Dividends-Received Deduction From Portfolio Stock


ne of Congress’s goals is preventing taxpayers from taking undue advantage of the tax rules. To that end it passed IRC section 246A, which prevents corporations from claiming a dividends-received deduction against dividends from stock purchased using debt that generates an interest expense deduction.

To make its insurance subsidiary a leader in the field, OBH Inc. (formerly Berkshire Hathaway) borrowed $750 million in four separate transactions. The company deposited these loans in the subsidiary’s bank account, which contained all the subsidiary’s other funds. The subsidiary then used this account to purchase stocks and bonds.

During its investigation, the IRS “traced” the company’s borrowed funds to several of its dividend-paying stock purchases and then invoked section 246A to reduce the corporation’s dividends-received deduction. The taxpayer objected to the “tracing.”

Result . For the taxpayer. Section 246A limits the dividends-received deduction for “portfolio stock” when there is related “portfolio indebtedness.” Portfolio stock includes any stock owned by a corporation unless the corporation owns at least 50% of its outstanding stock; both sides agreed the dividend-paying stock at issue was portfolio stock.

“Portfolio indebtedness” refers to indebtedness that is directly attributable to an investment in portfolio stock. The tax code does not define “directly attributable.” In the Congressional Record, however, the phrase describes a direct relationship between the debt and the stock purchase—the company either incurs the debt to purchase the stock or the debt is directly traceable to the stock purchase.

OBH said the first of these tests did not apply as it had borrowed the funds to expand its insurance subsidiary. The government claimed the subsidiary was adequately capitalized and, therefore, that OBH had borrowed the money to buy stock. The district court rejected the government’s argument. Because, in this case, there was no evidence of a prearranged plan, the court accepted OBH’s claim that it had borrowed the money simply to expand its insurance subsidiary.

Since the government failed to prove the debt was incurred to purchase the stock as required by the first test, it argued that the borrowed funds were directly traceable to the stock purchase as required by the second. The government supported its “indirect” tracing approach by arguing that cash is fungible. The court found, however, that Congress had rejected the fungibility-of-cash doctrine when it used the “directly traceable” language in the legislation rather than an allocation formula.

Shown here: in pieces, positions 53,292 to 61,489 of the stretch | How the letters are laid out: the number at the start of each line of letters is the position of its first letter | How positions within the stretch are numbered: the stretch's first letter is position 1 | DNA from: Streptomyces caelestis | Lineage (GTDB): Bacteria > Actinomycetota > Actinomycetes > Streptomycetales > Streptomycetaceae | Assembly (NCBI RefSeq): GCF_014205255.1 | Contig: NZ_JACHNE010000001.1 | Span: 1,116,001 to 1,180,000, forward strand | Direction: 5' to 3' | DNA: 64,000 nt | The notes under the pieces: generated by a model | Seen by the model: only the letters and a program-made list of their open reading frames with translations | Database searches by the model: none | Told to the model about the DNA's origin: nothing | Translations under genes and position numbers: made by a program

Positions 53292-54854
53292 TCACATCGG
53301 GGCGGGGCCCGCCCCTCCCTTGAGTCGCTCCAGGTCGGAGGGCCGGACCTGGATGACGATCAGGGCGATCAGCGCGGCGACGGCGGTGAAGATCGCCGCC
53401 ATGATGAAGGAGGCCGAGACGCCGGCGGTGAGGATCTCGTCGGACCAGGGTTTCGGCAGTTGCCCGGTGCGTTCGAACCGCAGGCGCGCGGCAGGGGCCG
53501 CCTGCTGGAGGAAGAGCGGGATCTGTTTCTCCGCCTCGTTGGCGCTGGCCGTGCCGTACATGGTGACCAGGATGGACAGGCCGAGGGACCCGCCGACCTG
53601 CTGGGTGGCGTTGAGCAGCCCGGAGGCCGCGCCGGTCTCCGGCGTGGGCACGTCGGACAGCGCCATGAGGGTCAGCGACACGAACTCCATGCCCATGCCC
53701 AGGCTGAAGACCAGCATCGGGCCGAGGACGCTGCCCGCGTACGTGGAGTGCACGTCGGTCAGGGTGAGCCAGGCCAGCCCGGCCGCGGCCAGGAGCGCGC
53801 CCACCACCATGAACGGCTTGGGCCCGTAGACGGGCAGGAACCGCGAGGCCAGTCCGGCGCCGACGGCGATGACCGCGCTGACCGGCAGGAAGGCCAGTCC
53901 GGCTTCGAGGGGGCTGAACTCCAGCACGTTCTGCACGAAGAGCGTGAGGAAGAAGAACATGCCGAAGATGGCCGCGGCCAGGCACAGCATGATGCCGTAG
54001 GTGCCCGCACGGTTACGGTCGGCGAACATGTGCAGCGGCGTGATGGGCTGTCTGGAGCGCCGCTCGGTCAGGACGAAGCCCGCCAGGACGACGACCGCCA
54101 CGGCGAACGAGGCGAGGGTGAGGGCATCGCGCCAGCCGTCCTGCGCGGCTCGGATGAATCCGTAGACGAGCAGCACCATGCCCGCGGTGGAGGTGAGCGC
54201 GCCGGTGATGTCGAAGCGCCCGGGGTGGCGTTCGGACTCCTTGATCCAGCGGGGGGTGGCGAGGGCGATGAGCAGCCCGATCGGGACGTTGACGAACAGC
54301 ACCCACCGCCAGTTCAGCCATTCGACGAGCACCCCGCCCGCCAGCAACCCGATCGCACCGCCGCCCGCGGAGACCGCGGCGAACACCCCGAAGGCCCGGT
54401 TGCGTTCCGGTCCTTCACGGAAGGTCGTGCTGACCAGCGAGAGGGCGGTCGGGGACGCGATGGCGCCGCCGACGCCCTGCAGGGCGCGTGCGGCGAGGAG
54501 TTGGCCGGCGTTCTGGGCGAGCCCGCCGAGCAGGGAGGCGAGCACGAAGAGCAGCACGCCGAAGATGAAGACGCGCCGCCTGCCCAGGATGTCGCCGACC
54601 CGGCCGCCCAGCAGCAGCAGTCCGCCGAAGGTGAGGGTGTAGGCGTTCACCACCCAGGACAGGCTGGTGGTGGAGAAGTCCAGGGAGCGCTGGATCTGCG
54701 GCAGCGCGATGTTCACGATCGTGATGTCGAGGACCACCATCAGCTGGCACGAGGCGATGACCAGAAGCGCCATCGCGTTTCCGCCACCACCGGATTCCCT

Further, both the Congressional Record and the sole revenue ruling on point illustrate the provision with examples in which the taxpayer uses the actual borrowed funds to acquire the stock. In addition the taxpayer’s expert demonstrated that the company did not have to use the borrowing solely to purchase stock; it could have used the money to purchase many other items. Based on this evidence, the court held that these funds were not directly traceable to the purchases.

This decision clarifies the scope of section 246A. For this section to apply, either the company must incur the borrowing to buy the stock or the purchase must be directly traceable to the borrowing. If the taxpayer demonstrates a business reason for the debt and shows the corporation did not use the funds for purchase, the borrowing should fall outside the section’s provision.

OBH, Inc. v. United States, DC Neb. 2005, U.S. Dist. LEXIS 29382.

Prepared by Edward J. Schnee, CPA, PhD, Hugh Culverhouse Professor of Accounting and director, MTA program, Culverhouse School of Accountancy, University of Alabama, Tuscaloosa.


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